Remembering the Tasty and “bohemian free-for-alls”
Harvard Square has forever been a durable destination with a significant variety of coffee shops, bars, diners, boutiques, and music venues, not to mention some of the best new and used book and record shops in the region. That’s more or less the case these days, even though the area is a mere shadow of itself. Harvard Square, of course, saw its notoriety grow in the late ’60s, as hippies, hustlers, and everyone in between became part of the milieu and common culture.
You could pen a book about the legacy and the importance of this corner of the world, and indeed more than a few people have. One of them, writer Mo Lotman, noted in his 2009 book, Harvard Square: An Illustrated History Since 1950, “Beginning in 1968, [Cambridge] Common was transformed every warm Sunday afternoon into a bohemian free-for-all, with drum circles, bead-sellers, tranced-out dancers, and a ton of pot.”
As these things go, through the years old-timers have insisted that the Harvard Square of their day was the way it’s truly meant to be. The Boomer thesis typically goes, You should have seen Harvard Square when it was a square. Or, Today it’s a corporate wasteland. You should have seen it in the ’60s and ’70s, back in my day!
And of course boomers love telling their friends and family members all the tall tales that sprung out of so many legendary Cambridge locales that have left us: the Idler, the Oxford Ale House, the list goes on. There were daily double bills for a dollar at the Harvard Square Theatre, foreign films on JFK Street in another movie house that is no longer, cool used clothes at the Pennsylvania Company, and coffee at the Blue Parrot, where writers filled the tables. Let’s also not forget about Baileys Ice Cream or roast beef at Elsie’s Sandwich Shop. Oh, and of course the venerable Tasty…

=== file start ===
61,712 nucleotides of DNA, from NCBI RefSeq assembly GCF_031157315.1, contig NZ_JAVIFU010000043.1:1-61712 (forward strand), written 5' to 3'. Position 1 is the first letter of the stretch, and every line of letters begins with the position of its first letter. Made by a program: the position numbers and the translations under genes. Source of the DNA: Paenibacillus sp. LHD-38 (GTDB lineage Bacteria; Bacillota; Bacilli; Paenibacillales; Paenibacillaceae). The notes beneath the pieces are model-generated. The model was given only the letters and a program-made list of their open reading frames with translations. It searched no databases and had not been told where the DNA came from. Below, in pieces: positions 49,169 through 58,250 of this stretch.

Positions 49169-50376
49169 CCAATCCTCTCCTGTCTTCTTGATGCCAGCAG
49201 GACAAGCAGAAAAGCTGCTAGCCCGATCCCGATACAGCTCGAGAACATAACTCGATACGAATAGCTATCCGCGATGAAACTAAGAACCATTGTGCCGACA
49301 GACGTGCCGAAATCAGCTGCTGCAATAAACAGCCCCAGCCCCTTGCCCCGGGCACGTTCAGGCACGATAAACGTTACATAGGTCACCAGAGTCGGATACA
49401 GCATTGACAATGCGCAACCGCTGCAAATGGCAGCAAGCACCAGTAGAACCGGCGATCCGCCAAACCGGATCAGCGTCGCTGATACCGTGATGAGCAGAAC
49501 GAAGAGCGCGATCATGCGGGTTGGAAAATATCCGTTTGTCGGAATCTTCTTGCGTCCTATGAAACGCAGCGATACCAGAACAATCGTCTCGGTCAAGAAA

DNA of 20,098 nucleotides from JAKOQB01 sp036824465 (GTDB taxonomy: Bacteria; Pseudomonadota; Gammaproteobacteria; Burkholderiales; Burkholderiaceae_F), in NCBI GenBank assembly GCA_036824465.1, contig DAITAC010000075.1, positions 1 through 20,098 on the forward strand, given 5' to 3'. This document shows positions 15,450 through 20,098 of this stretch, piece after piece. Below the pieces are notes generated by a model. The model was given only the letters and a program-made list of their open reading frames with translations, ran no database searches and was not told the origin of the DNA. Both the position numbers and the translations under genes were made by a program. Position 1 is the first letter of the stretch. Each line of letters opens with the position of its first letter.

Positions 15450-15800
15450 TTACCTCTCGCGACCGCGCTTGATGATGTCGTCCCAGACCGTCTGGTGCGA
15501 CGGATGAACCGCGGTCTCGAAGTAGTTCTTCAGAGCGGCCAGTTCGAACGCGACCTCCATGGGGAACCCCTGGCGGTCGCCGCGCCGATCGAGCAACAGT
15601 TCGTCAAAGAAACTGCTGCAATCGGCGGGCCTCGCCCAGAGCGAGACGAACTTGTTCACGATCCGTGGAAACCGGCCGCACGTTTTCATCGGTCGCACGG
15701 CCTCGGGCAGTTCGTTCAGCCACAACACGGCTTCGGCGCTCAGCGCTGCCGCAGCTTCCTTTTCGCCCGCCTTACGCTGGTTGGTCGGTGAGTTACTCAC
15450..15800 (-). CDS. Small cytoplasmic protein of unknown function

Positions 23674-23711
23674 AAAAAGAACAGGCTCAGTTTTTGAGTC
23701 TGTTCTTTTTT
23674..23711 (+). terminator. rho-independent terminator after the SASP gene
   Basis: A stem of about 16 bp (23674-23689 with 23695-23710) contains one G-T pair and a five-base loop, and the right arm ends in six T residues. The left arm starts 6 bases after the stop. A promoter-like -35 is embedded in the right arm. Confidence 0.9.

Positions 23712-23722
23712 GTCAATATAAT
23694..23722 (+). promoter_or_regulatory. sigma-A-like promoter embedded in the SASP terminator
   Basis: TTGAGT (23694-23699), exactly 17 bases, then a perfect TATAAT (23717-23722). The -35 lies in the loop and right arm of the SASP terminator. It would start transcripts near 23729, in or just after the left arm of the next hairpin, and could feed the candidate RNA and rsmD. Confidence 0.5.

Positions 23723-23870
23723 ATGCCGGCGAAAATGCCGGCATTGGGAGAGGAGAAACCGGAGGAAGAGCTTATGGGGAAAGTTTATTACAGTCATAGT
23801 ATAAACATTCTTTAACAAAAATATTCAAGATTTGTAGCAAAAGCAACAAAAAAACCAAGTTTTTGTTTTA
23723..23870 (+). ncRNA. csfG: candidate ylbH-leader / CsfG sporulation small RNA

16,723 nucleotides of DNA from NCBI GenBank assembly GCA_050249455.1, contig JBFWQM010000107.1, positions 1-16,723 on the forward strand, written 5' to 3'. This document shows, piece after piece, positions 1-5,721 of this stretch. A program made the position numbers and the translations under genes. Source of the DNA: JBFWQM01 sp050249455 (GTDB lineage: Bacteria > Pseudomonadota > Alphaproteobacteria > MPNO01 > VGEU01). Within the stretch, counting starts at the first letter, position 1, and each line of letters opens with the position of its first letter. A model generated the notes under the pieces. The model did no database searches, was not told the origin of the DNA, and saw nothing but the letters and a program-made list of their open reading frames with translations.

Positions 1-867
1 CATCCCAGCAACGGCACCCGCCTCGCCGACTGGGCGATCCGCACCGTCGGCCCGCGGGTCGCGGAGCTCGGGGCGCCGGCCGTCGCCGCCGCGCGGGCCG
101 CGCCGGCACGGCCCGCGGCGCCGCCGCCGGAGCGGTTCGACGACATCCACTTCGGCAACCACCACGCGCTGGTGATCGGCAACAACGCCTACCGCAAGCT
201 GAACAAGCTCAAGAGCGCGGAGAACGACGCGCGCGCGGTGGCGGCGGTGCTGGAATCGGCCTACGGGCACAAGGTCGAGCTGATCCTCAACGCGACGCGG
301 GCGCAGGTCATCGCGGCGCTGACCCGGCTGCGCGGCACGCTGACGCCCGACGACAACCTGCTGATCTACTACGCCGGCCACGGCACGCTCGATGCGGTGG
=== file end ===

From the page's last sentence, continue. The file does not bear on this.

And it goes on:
Taken from this world in the late ’90s and turned into an Abercrombie & Fitch—a development that till this day peeves many square vets, the loss being one of those perfect early symbols of accelerated gentrification in retrospect—the Tasty was a one-room diner that was about 30 feet long and a quarter that wide. Customers ate burgers and dogs on a yellow linoleum counter that had 16 stools, and somehow busy nights managed to draw 60 to 80 people at a time. On those busy evenings, they could serve anywhere between 300 and 400 patties between midnight and 4 am.
The informal atmosphere and friendly staff at the Tasty drew in longtime residents, college students, and working people. Though it may not seem like such a big deal these days, back then it was one of the few places where locals and visitors from different social and economic classes easily mixed.
Around the mid-’90s, the owner of the building that housed the Tasty, Cambridge Savings Bank, decided to cash in on the chain store boom coming to Harvard Square. Higher rents and changing times forced the owner’s hand, and despite vocal protests from the Harvard Square Defense Fund—as well as from Car Talk hosts Tom and Ray Magliozzi—the joint shut its doors for good in 1997. Gone but always remembered as a spot where you could fill up for cheap around good people.
Today, it’s a row of ATM machines.
Parts of this throwback have been previously published by Dirty Old Boston. This Dirty Old Boston feature is a collaboration between DigBoston, the Boston Institute for Nonprofit Journalism, and Dirty Old Boston. For more local history visit binjonline.org and dirtyoldboston.com.